Photography is all about light, how it travels from the objects you’re photographing to the lens of your camera. Because of this, most of what you’ll learn to make you a better photographer involves how to you adjust or manipulate light in a given setting. When it comes to outdoor winter photography, one thing you may not realize is that the temperature affects the way light travels through the air. In warmer weather, you’ll see wider differences in pockets of air, from warm and cool spots that light travels through and gets refracted like a prism. (Hey look the name of our company!) In colder weather, the temperature differences in those pockets of air lessens, as everything is pulled down to colder degrees. This means that in colder weather, assuming other factors like clouds or precipitation aren’t an issue, light can travel further and more clearly. This means that on a cold day you can get more stunning and wider view photographs, making for excellent conditions for landscape photography.
Snow is a tinted mirror
Winter in the greater Cincinnati area is a tempestuous time, with wild changes in weather that are often difficult to predict. Most days, winter is going to just mean cold and dirty outdoors that may seem less than appetizing for a hopeful photographer. But occasionally we do get those beautiful storybook snowy days, where several inches of delicate white powder cover the countryside, hills blankets in gorgeous hyperbola splendor. Before you start snapping away, it is important to stop and consider again how winter affects your lighting. You’re probably already cognizant of the fact that a smooth pristine snowfall essentially acts as a gigantic mirror, reflecting back sunlight and creating a sense of a doubled horizon, with almost as much light coming from the ground as from the sky. What you may not consider is that the light being reflected is likely to have a variety of color shades added to it. Ice of pure frozen water would reflect back a pure white sunlight, all shades of color reflected equally, but snowfall is never pure water, as snow collects a variety of particulates from the atmosphere and brings them down to earth in snowfall. Air pollution in particular has a dramatic effect on the chemical composition of the snow you see on the ground. This means that the shades reflected back by snow can include a variety of subtle differences you may not immediately notice. Stoping to carefully consider the makeup of the landscape can allow you to notice these differences and consider how you may want to incorporate them in your framing.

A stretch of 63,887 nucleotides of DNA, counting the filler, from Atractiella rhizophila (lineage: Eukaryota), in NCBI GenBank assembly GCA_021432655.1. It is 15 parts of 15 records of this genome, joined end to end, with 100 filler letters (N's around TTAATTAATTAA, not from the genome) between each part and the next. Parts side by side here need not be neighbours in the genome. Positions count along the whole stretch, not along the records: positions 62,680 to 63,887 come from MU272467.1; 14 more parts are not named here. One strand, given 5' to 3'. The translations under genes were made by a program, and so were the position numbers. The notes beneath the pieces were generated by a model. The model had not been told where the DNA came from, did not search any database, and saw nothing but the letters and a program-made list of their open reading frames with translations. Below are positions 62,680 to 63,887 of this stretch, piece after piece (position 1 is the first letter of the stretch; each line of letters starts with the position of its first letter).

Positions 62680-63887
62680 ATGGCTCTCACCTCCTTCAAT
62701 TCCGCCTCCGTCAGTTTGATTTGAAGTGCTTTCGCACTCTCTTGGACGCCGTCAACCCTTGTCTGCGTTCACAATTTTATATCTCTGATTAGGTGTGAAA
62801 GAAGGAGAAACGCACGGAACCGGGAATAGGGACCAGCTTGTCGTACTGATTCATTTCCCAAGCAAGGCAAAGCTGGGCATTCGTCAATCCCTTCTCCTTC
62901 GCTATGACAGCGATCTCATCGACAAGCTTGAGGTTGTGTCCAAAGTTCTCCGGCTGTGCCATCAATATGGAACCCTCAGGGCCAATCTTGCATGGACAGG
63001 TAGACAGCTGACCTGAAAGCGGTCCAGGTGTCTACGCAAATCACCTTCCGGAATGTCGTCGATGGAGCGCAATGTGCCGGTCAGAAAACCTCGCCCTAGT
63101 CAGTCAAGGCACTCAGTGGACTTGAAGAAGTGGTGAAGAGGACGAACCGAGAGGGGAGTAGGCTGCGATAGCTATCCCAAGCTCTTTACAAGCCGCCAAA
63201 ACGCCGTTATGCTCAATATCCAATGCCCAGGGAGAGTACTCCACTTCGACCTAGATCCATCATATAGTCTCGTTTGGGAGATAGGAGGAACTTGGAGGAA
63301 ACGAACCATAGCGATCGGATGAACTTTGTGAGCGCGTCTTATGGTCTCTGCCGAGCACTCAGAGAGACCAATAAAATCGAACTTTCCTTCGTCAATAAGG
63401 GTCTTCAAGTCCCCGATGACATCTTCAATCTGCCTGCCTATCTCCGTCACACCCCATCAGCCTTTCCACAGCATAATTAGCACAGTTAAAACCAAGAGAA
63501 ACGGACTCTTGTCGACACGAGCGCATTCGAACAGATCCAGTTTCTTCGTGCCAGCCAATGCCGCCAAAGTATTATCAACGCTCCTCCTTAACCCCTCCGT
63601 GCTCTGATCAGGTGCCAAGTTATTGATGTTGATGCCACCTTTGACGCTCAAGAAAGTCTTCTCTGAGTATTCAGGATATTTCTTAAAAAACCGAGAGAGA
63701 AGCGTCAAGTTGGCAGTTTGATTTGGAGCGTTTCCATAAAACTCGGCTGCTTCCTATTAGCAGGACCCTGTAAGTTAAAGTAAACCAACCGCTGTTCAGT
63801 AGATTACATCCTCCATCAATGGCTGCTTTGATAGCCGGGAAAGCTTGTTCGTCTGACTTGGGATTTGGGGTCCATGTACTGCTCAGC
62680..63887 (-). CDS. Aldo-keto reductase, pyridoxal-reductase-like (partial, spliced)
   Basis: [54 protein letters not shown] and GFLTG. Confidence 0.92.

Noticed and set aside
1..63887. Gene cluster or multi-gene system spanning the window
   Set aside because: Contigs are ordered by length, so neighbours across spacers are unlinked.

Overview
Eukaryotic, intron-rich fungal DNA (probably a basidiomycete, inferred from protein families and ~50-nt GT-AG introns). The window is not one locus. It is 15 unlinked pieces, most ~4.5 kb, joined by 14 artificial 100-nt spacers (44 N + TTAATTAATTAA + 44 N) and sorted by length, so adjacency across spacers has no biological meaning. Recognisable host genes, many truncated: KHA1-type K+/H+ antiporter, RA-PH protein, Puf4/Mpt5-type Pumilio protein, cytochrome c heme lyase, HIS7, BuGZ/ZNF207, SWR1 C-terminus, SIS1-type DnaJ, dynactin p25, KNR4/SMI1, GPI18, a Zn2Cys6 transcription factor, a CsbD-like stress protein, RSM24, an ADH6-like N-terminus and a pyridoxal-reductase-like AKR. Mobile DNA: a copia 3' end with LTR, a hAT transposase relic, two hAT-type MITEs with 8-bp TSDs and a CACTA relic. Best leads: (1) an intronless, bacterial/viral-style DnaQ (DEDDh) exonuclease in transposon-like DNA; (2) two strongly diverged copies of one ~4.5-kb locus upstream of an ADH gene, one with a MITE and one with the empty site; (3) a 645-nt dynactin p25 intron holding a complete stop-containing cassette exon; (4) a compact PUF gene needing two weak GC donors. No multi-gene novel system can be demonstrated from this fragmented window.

We hope that’s given you a good start on considering how colder temperatures will affect your outdoor photos in the winter. Remember too to bundle up! Good photography requires patience and consideration, and you don’t want your fingers freezing while you’re out there! And when it comes to patience and consideration, Prism VR has it in spades. Our staff is knowledgeable and professional, and can provide you with a variety of great solutions to any professional photography needs you may have. Whether taking pictures for a real estate listing, or needing a virtual tour for your business, we have all the tools and training needed to deliver a superior project! Contact us today for your virtual tours, drone photography, and HDR photography needs!